Wednesday, 5 November 2014

Orange Tree, Baldock, Hertfordshire

The main bar area of the Orange Tree, Baldock, a traditional multi-room pub with a great reputation for its Beer and Cider.
The world of the pub games enthusiast is, it has to be said, quite a small one. Which is not to say that the many thousands of enthusiastic 'gamers', shoving, chucking, or indeed tossing on a regular basis in leagues and more casually, lack enthusiasm for their chosen game. Simply that these players take their gameplay largely in their stride. A game of Dominoes or a midweek Skittles match is to them just a part of day to day life. Nothing to get too excited about, and certainly nothing to warrant writing about!

The more finely tuned interests of enthusiasts like myself, often reflect a deeper cultural fascination with the subject, in my own case it's a wider interest in pub culture in general. This is often underpinned by a strong sense that if the very best of our traditions are to survive, someone needs to champion them in a way that simply wouldn't occur to those of us who merely participate, enjoy, and thereby help preserve our traditional pastimes.

One of the original pub games champions of recent times was Timothy Finn. A writer and keen Northants skittler, Finn was probably the first to treat the subject of pub games as a distinct subject in itself, rather than a sub-set of the much wider childrens and 'parlour' game tradition. His 1970's book, Pub Games of England, was at that time the most complete work on the subject, and is still a useful reference, particularly the listings of pubs where the games featured might be found. It's also an interesting book in the context of this blog post in that he caught the last vestiges of a game which has now almost entirely disappeared from pubs.

The game of Daddlums might be considered a slightly smaller regional version of Northamptonshire Skittles, and was once as common in the south-east of England as the Northants game still is in the East Midlands. The game has some similarities with the even rarer game of Old English (or London) Skittles, which by contrast is the most weighty example of the skittles tradition surviving to this day, and may represent yet another example of a game miniaturised and brought indoors for play during the colder winter months.

In Daddlums three small hardwood cheeses are thrown at a formation of nine stubby, somewhat top-heavy pins (above), which sit toward the rear of quite a long table. The technique for toppling the pins seems to be to land the cheese some way ahead of the diamond formation and slide into them, unlike the Northants game where the cheese generally hits the front pin full-toss. Whilst the game which is known as Daddlums seems to have been confined primarily to the South East of England, small table skittles games like this are understood to have been played much further afield, and certainly up the eastern seaboard through Anglia and into parts of the East Midlands where several examples have been recorded.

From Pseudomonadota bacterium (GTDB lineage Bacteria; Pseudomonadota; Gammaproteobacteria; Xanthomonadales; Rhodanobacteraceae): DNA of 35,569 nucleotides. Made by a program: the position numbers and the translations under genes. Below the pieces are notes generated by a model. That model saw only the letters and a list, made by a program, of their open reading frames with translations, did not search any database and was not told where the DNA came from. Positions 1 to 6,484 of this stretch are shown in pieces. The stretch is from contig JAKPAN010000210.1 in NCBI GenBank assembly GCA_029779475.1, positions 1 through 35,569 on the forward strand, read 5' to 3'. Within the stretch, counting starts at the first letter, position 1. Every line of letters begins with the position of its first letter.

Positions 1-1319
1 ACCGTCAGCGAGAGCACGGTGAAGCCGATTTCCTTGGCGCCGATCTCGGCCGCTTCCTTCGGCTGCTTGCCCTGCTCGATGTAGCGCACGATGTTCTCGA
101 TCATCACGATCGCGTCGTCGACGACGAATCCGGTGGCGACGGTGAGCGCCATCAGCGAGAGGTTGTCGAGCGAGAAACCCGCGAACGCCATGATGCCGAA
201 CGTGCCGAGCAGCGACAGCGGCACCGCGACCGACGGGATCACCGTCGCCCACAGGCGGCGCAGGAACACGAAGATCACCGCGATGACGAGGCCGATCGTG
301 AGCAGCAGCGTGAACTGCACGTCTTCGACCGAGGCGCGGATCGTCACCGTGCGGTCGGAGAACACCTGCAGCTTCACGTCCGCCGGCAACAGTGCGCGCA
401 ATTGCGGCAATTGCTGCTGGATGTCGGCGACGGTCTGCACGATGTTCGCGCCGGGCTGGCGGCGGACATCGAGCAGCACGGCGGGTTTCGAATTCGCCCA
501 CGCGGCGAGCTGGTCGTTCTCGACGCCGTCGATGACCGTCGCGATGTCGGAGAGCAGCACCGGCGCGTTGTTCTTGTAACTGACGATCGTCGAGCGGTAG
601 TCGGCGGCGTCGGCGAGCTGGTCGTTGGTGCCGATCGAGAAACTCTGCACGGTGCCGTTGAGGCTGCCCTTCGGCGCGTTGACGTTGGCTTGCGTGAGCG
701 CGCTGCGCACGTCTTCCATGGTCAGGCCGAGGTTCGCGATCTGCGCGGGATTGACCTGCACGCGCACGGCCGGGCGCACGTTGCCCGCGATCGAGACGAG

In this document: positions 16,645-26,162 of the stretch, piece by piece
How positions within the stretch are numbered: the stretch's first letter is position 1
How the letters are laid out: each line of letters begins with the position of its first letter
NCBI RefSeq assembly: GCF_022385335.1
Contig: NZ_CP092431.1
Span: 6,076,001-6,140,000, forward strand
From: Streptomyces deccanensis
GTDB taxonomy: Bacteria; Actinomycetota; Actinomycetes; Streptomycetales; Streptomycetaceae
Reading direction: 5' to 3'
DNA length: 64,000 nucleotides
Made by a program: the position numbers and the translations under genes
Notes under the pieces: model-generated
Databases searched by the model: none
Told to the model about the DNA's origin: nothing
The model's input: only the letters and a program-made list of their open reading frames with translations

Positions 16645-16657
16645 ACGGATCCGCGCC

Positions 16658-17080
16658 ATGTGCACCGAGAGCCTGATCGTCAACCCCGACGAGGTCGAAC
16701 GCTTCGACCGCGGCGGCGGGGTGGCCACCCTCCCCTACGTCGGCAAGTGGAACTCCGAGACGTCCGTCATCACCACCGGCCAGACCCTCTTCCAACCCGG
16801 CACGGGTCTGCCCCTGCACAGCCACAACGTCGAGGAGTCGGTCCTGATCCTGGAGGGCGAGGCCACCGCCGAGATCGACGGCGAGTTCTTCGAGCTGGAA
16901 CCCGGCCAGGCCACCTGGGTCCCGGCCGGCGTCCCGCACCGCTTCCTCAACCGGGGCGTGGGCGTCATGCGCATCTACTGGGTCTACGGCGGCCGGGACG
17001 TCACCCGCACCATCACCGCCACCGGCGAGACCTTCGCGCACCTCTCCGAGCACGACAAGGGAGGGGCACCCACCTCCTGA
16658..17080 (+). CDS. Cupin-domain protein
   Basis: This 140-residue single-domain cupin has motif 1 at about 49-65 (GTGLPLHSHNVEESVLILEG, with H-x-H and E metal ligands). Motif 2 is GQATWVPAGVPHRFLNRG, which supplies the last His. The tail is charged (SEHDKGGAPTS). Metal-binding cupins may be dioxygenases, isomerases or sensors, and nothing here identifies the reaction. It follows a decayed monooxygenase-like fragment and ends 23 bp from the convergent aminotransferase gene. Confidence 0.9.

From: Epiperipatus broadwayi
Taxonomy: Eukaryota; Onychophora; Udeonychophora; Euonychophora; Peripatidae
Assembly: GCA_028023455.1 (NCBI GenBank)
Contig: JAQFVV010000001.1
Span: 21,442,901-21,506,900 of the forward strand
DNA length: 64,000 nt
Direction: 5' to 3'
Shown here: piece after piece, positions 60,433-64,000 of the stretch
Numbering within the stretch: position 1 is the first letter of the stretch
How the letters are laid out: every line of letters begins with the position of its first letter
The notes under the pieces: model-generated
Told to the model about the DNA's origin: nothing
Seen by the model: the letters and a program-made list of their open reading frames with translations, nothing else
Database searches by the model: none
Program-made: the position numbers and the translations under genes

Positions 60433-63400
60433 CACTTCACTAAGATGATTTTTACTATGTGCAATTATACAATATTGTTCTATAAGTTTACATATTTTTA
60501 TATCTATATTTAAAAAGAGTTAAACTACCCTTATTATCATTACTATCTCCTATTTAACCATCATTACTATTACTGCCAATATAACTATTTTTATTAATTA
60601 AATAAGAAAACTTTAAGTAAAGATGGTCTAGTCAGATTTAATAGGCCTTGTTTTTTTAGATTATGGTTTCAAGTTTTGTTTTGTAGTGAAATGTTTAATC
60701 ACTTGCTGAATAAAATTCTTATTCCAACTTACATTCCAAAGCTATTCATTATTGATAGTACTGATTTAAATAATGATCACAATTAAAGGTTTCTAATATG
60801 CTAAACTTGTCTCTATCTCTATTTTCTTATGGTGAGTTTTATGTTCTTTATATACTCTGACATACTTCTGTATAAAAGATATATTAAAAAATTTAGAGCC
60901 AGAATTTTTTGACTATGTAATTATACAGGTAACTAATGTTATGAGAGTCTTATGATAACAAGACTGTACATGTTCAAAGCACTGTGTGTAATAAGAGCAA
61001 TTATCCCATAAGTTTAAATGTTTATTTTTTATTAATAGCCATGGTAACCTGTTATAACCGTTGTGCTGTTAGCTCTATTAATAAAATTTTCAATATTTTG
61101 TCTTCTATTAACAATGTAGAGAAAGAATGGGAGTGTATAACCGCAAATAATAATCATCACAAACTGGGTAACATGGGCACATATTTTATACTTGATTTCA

The decline of Daddlums and other small table skittle games can best be illustrated by the fact that only one original table is now known to exist. The Daddlums table at the Vigo Inn, Fairseat in Kent, is therefore an important survivor, and has provided the template for at least two newly built tables which help keep the tradition alive in the area. The Vigo Inn table has also provided the inspiration for the most recent revival of the game in the town of Baldock, Hertfordshire.

The Darts Room at the Orange Tree features this ingenious space-saving board which swings out from the wall for play, folding back flat against the wall when the room is required for other less competitive uses.
A Shove Ha'penny set up in the old Inglenook fireplace, now a cosy seating area. The licensee has more than one board available at the pub, as well as a Devil Amongst The Tailors, Shut The Box, Cards and Dominoes.

Licensee Rob Scahill is surely a pub games enthusiast himself, or at the very least a real champion of the pub gaming tradition. Why else would he have chosen to install the little known and rare as hens teeth game of Daddlums at the Orange Tree in Baldock, alongside a host of more common pub games.

The Daddlums table itself has been crafted in the style of the rare Vigo Inn example, and is the first of what will eventually be a pair of tables in the town, the other being installed at The Cock. In this way it is hoped to establish inter-pub competition, essential for this small but important revival to take hold and maybe one day thrive in Baldock. The pins and cheeses came c/o James Masters of Masters Traditional Games, who also tipped me off about the Orange Tree and it's many attractions.

More pub gaming ingenuity. The Daddlums Table, which is located in the opulent covered patio/smoking shelter to the rear of the pub, swings up and away to reveal a recently refurbished Bar Billiards table.

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